Michigan's coronavirus cases soar to 787, with 238 new infections reported Saturday

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Michigan identified 238 new coronavirus infections Saturday in 17 counties, bringing the state’s total to 787.

The positive cases continue to soar as more testing is done. For the third straight day, more than 200 new cases were reported.



The state’s death toll rose to five.

In Wayne County, 133 new positive cases were reported Saturday, bringing the new total to 349. A vast majority of those cases are in Detroit, which now has 248 confirmed infections, with 99 new cases reported Saturday.



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Oakland County’s new positive cases soared by 45, bringing its total 229. And in Macomb County, the number of confirmed infections rose by 15 to 101.

Other counties with new cases were Barry (1), Berrien (2), Calhoun (1), Clare (1), Clinton (1), Genesee (6), Ingham (4), Kent (9), Livingston (3), Ottawa (1), Saginaw (1), Tuscola (1), Washtenaw (13), and Wexford (1). In all, 28 of the state's 83 counties have at least one positive case.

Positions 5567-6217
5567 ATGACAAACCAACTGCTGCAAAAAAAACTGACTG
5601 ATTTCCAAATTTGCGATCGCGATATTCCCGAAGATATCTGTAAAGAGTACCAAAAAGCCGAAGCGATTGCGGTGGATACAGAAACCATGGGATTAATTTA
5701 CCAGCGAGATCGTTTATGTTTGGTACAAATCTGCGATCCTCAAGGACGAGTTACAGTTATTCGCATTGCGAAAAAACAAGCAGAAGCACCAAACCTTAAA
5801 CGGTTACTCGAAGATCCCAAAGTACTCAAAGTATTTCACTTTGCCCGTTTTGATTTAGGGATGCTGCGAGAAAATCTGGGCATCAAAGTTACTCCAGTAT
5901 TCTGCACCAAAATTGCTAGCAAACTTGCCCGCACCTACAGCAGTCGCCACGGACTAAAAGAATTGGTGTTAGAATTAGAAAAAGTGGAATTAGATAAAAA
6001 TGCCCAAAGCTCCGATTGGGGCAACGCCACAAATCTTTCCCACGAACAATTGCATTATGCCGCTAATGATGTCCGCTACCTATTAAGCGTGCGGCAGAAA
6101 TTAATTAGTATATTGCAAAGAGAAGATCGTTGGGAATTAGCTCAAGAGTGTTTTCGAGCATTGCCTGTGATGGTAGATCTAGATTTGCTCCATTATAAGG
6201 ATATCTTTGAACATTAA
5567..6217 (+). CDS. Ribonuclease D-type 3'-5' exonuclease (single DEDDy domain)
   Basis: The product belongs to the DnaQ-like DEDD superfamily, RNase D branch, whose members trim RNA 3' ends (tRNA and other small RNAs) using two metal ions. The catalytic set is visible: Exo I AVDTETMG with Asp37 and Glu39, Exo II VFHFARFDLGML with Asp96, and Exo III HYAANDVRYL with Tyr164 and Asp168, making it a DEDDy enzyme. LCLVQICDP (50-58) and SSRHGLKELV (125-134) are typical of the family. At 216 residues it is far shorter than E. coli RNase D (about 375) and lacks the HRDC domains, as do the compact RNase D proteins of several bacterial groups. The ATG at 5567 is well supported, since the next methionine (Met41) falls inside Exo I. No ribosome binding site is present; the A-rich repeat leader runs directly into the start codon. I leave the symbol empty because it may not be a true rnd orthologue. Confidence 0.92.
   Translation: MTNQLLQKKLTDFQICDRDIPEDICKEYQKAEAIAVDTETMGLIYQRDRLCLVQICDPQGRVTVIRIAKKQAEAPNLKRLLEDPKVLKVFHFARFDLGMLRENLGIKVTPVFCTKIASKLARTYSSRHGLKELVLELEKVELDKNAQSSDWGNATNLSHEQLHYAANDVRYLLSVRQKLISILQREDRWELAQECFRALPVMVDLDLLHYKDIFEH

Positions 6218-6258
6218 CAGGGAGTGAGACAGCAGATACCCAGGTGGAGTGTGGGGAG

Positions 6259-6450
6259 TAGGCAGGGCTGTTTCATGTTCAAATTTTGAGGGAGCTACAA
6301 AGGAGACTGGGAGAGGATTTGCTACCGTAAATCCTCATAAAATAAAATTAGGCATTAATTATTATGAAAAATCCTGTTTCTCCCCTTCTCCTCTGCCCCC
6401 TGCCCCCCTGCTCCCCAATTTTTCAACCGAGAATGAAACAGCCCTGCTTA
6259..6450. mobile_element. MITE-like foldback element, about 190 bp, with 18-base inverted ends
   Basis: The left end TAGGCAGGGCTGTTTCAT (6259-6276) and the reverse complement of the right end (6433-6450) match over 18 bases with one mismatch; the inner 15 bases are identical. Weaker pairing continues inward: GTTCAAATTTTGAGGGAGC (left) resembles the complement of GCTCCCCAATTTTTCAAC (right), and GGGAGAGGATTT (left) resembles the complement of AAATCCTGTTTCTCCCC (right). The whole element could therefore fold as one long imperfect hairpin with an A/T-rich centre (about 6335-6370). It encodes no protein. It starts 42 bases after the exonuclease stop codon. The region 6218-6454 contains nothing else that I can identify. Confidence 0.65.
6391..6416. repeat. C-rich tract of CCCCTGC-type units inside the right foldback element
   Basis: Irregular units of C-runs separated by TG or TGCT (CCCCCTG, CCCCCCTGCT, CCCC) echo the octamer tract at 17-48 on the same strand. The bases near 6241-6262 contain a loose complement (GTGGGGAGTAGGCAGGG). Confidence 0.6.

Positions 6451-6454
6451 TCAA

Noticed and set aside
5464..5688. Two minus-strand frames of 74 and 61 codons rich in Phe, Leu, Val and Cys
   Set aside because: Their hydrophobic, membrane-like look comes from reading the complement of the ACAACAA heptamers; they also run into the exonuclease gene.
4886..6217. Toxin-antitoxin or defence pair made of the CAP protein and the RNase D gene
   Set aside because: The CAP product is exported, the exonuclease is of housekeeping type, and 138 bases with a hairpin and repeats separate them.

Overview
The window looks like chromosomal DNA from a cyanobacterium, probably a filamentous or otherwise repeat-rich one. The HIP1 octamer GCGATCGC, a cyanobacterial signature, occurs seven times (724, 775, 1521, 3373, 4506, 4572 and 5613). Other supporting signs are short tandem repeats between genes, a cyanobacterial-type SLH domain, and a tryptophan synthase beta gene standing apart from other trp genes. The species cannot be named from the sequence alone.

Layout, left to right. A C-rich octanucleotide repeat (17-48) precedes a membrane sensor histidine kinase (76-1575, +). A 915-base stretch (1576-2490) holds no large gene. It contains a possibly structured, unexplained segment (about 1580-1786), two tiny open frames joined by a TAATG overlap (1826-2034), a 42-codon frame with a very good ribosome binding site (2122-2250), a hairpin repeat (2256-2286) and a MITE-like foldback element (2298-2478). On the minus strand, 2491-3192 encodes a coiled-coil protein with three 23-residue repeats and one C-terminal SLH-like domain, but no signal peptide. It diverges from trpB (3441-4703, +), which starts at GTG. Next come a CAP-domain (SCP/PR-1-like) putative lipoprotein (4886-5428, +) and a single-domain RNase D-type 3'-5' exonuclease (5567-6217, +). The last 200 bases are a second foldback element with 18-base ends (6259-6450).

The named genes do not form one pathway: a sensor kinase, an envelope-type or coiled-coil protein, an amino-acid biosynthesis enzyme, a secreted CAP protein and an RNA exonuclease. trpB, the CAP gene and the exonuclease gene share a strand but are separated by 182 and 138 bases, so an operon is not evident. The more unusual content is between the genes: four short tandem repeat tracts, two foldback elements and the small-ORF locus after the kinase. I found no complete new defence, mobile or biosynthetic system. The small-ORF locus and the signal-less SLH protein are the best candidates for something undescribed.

With a severe testing shortage nationwide, Columbia University researchers estimate there are 11 undetected cases for every confirmed case. In Michigan, that would mean more than 8,000 total cases. The researchers also estimate that two-thirds of the nation’s 330 million residents could become infected unless “severe control measures,” such as a stay-at-home orders for all non-essential travel, are adhered to. In metro Detroit, that translates to more than 2.5 million people.

New York, California, and Illinois have issued state-at-home orders. On Friday, Gov. Gretchen Whitmer said she may issue a similar order in the near future, saying “things are changing so rapidly we are continuing to reassess.”

“The most important thing is the health of our people,” Whitmer said Friday. "Every decision we make has ramifications. They weigh heavily on me and my team."

As of Friday, public and private labs and hospitals in Michigan performed more than 2,600 tests. Earlier in the week, Henry Ford, Beaumont health systems, and other private labs began testing.

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